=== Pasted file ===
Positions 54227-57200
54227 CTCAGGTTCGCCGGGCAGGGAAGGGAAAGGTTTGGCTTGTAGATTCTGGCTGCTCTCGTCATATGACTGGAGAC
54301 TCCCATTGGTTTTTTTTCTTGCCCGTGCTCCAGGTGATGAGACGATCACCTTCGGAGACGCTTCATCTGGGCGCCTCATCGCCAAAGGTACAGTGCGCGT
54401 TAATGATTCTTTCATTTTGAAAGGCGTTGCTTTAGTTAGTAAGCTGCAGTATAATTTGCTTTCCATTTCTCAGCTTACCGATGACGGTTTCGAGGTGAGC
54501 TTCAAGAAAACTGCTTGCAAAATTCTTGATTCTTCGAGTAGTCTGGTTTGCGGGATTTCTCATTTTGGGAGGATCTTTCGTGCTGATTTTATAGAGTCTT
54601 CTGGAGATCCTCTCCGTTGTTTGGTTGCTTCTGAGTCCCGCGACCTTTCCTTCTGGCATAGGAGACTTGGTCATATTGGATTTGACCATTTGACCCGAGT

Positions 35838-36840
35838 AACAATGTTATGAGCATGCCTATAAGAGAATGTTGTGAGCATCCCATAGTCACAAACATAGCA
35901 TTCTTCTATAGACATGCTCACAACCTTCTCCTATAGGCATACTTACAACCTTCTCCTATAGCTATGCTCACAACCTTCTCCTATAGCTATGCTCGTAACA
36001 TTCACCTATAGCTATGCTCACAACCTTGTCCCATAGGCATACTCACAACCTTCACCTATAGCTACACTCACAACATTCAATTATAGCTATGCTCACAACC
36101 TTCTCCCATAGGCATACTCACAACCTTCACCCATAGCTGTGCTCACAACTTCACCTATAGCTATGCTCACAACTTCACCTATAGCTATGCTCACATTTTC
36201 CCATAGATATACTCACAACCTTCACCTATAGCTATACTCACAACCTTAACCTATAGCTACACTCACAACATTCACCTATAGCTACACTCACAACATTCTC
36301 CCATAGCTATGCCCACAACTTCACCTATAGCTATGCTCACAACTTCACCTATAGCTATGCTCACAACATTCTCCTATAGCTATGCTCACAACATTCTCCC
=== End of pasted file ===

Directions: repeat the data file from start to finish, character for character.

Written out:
Positions 54227-57200
54227 CTCAGGTTCGCCGGGCAGGGAAGGGAAAGGTTTGGCTTGTAGATTCTGGCTGCTCTCGTCATATGACTGGAGAC
54301 TCCCATTGGTTTTTTTTCTTGCCCGTGCTCCAGGTGATGAGACGATCACCTTCGGAGACGCTTCATCTGGGCGCCTCATCGCCAAAGGTACAGTGCGCGT
54401 TAATGATTCTTTCATTTTGAAAGGCGTTGCTTTAGTTAGTAAGCTGCAGTATAATTTGCTTTCCATTTCTCAGCTTACCGATGACGGTTTCGAGGTGAGC
54501 TTCAAGAAAACTGCTTGCAAAATTCTTGATTCTTCGAGTAGTCTGGTTTGCGGGATTTCTCATTTTGGGAGGATCTTTCGTGCTGATTTTATAGAGTCTT
54601 CTGGAGATCCTCTCCGTTGTTTGGTTGCTTCTGAGTCCCGCGACCTTTCCTTCTGGCATAGGAGACTTGGTCATATTGGATTTGACCATTTGACCCGAGT

Positions 35838-36840
35838 AACAATGTTATGAGCATGCCTATAAGAGAATGTTGTGAGCATCCCATAGTCACAAACATAGCA
35901 TTCTTCTATAGACATGCTCACAACCTTCTCCTATAGGCATACTTACAACCTTCTCCTATAGCTATGCTCACAACCTTCTCCTATAGCTATGCTCGTAACA
36001 TTCACCTATAGCTATGCTCACAACCTTGTCCCATAGGCATACTCACAACCTTCACCTATAGCTACACTCACAACATTCAATTATAGCTATGCTCACAACC
36101 TTCTCCCATAGGCATACTCACAACCTTCACCCATAGCTGTGCTCACAACTTCACCTATAGCTATGCTCACAACTTCACCTATAGCTATGCTCACATTTTC
36201 CCATAGATATACTCACAACCTTCACCTATAGCTATACTCACAACCTTAACCTATAGCTACACTCACAACATTCACCTATAGCTACACTCACAACATTCTC
36301 CCATAGCTATGCCCACAACTTCACCTATAGCTATGCTCACAACTTCACCTATAGCTATGCTCACAACATTCTCCTATAGCTATGCTCACAACATTCTCCC